• Bede, Historia ecclesiastica gentis Anglorum, Book II, Chapter XV.
Preceded by:
Tyttla
King of East Anglia
Succeeded by:
Eni
Preceded by:
Ethelbert of Kent
Bretwalda
Succeeded by:
Edwin of Northumbria

  Results from FactBites:
 
East Anglia - Wikipedia, the free encyclopedia (590 words)
East Anglia is a region of eastern England, named after one of the ancient Anglo-Saxon kingdoms, which was named after the homeland of the Angles, Angeln in northern Germany.
But this did not last: over the next forty years, East Anglia was defeated by the Mercians three times, and it continued to weaken relative to the other kingdoms until in 794, Offa of Mercia had its king Aethelbert killed and took control of the kingdom himself.
Much of East Anglia (including parts of Cambridgeshire, Lincolnshire, west Norfolk, and Suffolk), consisted of marshland and bogs until the 17th century despite the construction of early sea barriers by the Roman Empire.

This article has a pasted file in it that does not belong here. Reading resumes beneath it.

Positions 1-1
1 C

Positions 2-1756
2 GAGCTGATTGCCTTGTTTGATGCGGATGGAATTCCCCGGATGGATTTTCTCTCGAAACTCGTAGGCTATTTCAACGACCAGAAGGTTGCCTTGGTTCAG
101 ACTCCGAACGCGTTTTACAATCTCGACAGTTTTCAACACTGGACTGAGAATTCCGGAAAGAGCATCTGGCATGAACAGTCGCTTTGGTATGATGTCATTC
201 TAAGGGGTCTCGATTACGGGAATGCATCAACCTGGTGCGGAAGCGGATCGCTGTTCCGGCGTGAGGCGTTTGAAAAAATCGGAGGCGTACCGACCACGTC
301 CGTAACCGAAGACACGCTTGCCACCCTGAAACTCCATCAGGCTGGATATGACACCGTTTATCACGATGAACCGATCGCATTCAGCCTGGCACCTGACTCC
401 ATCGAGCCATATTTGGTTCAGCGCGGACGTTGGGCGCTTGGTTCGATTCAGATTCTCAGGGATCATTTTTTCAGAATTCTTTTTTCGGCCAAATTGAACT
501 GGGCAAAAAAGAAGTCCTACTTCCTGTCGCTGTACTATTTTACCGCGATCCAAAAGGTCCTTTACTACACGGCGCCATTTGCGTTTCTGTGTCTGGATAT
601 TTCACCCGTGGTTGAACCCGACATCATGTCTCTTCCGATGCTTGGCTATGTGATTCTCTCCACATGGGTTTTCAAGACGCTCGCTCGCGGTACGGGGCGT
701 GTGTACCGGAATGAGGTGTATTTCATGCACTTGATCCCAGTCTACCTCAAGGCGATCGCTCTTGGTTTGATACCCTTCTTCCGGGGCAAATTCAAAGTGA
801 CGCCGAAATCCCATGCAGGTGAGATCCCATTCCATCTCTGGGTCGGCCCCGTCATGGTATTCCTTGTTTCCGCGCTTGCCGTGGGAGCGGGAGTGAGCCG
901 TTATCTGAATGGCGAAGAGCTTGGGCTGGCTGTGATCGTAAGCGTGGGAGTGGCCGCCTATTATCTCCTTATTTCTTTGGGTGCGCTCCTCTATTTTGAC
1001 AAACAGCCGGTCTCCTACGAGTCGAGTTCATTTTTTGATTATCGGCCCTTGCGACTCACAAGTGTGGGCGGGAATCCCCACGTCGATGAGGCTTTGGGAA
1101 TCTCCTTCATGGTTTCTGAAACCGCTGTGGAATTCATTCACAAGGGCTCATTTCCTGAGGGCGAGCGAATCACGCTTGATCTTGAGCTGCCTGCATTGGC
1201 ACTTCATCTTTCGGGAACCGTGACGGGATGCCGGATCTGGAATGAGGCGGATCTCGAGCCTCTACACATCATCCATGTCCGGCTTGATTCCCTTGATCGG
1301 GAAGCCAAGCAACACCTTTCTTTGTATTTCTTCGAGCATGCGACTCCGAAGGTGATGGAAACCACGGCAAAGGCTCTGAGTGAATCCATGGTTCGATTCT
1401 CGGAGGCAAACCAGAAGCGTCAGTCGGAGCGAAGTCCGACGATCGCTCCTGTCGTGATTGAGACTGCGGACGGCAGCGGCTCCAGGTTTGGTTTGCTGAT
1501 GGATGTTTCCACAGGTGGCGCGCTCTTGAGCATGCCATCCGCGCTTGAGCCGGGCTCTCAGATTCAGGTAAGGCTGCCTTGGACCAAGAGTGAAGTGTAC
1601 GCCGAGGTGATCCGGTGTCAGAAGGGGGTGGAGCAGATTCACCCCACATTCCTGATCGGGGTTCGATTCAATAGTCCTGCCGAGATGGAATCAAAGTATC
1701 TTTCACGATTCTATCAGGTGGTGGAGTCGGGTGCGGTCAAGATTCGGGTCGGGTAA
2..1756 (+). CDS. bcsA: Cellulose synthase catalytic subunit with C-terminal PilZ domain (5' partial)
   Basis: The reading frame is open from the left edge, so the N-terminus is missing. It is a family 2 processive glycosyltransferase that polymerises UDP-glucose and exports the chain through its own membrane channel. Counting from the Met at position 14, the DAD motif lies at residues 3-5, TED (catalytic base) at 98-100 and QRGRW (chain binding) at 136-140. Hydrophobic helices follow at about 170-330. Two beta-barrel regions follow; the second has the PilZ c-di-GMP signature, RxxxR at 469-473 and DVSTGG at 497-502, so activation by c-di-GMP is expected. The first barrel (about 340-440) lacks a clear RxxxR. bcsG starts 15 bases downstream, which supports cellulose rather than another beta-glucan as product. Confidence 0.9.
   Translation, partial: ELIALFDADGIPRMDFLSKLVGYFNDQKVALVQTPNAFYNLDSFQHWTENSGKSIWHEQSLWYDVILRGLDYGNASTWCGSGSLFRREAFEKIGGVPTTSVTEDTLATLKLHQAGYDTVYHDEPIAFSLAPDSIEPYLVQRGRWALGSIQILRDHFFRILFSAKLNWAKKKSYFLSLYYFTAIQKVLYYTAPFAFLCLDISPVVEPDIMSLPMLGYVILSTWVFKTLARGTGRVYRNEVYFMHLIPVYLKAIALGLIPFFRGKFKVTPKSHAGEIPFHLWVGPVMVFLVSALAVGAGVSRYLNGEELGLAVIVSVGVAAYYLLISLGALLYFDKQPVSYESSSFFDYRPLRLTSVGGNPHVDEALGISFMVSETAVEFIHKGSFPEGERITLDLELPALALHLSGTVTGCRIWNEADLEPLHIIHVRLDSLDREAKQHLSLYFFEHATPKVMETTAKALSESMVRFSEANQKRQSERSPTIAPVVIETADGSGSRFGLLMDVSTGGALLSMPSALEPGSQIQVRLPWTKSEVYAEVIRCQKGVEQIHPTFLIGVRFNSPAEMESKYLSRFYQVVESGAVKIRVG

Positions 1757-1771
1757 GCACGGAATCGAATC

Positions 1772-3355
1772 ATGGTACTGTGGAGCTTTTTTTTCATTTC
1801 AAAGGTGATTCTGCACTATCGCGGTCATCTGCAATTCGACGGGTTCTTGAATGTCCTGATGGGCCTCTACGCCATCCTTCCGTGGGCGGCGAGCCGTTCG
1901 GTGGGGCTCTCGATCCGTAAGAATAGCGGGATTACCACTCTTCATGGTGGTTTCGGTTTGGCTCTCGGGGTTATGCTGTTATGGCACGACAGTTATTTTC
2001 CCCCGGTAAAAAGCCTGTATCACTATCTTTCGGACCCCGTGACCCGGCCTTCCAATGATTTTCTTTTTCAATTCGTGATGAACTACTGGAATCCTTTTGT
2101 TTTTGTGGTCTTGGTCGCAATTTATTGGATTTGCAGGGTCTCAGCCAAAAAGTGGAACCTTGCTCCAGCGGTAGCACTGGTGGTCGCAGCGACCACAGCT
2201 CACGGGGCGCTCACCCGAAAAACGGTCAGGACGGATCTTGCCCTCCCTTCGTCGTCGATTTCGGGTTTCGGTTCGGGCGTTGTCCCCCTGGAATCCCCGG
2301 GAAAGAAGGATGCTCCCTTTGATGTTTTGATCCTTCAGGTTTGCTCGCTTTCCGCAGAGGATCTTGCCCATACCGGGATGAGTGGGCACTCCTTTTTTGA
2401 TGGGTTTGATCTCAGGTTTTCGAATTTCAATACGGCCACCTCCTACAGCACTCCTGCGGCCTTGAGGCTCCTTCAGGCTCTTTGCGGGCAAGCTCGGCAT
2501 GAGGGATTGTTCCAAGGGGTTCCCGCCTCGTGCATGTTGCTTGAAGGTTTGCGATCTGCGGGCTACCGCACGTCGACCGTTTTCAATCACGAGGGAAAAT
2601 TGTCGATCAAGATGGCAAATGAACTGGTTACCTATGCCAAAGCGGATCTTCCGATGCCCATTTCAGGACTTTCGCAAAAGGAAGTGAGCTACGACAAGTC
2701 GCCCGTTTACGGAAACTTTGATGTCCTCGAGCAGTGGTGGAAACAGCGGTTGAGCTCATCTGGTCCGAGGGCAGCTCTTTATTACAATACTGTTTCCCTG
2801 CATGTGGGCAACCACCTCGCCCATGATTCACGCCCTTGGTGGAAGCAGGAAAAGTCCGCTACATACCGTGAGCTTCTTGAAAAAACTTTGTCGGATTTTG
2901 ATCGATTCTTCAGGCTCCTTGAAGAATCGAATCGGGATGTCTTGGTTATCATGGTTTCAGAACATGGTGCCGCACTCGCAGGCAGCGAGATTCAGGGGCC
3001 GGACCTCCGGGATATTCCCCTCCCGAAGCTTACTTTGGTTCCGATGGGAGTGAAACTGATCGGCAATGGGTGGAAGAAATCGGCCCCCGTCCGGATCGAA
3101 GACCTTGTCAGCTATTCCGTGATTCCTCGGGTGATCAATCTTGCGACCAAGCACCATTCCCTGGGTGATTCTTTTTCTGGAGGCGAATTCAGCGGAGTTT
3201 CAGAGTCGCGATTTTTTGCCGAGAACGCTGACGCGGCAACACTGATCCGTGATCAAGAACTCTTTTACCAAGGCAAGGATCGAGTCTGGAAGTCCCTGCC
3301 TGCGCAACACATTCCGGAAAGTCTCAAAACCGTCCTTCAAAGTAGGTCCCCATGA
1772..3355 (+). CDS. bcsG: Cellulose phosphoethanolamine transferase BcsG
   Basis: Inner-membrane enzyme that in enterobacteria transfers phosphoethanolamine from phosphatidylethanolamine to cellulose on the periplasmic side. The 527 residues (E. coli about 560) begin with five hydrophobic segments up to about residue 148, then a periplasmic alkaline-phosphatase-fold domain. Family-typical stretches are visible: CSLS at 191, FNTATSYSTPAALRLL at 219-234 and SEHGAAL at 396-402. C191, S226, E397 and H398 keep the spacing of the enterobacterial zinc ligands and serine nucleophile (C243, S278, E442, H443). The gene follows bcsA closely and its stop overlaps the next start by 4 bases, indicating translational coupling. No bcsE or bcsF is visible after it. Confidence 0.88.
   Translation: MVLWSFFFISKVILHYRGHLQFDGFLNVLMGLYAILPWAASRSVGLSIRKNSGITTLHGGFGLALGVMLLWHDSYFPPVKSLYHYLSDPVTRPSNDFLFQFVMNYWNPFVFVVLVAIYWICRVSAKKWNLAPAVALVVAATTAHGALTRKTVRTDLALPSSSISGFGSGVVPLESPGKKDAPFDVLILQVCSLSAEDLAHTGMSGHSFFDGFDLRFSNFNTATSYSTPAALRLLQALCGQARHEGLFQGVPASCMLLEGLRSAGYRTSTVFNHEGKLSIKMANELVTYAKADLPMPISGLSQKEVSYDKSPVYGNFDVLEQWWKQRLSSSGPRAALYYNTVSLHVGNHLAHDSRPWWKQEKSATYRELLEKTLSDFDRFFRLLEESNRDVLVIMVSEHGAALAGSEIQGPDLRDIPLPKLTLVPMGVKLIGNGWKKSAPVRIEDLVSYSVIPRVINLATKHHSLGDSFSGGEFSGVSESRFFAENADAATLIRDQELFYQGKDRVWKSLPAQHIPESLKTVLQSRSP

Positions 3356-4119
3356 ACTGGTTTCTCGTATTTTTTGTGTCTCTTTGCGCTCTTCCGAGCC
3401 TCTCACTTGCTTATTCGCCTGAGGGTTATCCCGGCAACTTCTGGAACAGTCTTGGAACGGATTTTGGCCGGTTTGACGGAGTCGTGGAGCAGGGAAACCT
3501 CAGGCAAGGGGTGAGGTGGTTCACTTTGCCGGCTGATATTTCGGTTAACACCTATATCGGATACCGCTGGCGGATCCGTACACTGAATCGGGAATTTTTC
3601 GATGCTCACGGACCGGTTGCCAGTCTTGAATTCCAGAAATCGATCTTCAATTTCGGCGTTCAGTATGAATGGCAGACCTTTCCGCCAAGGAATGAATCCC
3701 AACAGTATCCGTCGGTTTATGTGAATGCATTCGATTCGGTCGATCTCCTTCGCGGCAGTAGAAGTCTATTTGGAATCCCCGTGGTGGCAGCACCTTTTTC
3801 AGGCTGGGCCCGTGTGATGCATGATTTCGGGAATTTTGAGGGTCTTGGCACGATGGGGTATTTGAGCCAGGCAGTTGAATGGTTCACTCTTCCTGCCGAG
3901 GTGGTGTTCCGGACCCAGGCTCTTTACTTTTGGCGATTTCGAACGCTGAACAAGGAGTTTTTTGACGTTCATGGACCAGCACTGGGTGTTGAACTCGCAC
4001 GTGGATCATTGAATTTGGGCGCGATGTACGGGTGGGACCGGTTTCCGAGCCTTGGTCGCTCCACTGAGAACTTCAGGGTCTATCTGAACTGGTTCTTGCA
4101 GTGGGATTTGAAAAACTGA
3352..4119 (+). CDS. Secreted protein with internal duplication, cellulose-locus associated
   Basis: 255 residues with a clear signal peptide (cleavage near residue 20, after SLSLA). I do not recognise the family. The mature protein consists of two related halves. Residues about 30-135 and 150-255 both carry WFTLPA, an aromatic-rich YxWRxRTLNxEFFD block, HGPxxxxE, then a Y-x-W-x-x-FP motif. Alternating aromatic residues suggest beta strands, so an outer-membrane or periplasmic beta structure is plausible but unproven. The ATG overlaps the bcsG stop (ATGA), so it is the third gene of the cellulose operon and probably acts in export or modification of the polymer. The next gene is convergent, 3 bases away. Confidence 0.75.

Raedwald of East Anglia - Wikipedia, the free encyclopedia (350 words)
Aethelfrith attempted to bribe Raedwald into having Edwin killed, and it is said that at first Raedwald meant to accept, but later refused after he was admonished by his wife that it would be dishonorable to murder a guest.
Although Raedwald's son Raegenhere was killed, the battle was a great East Anglian victory: Aethelfrith was killed, his sons fled to the north, and Edwin became king of Northumbria.
Raedwald converted to Christianity at the urging of King Ethelbert of Kent, but he is thought to have vacillated between the new religion and the old pagan beliefs.
  More results at FactBites »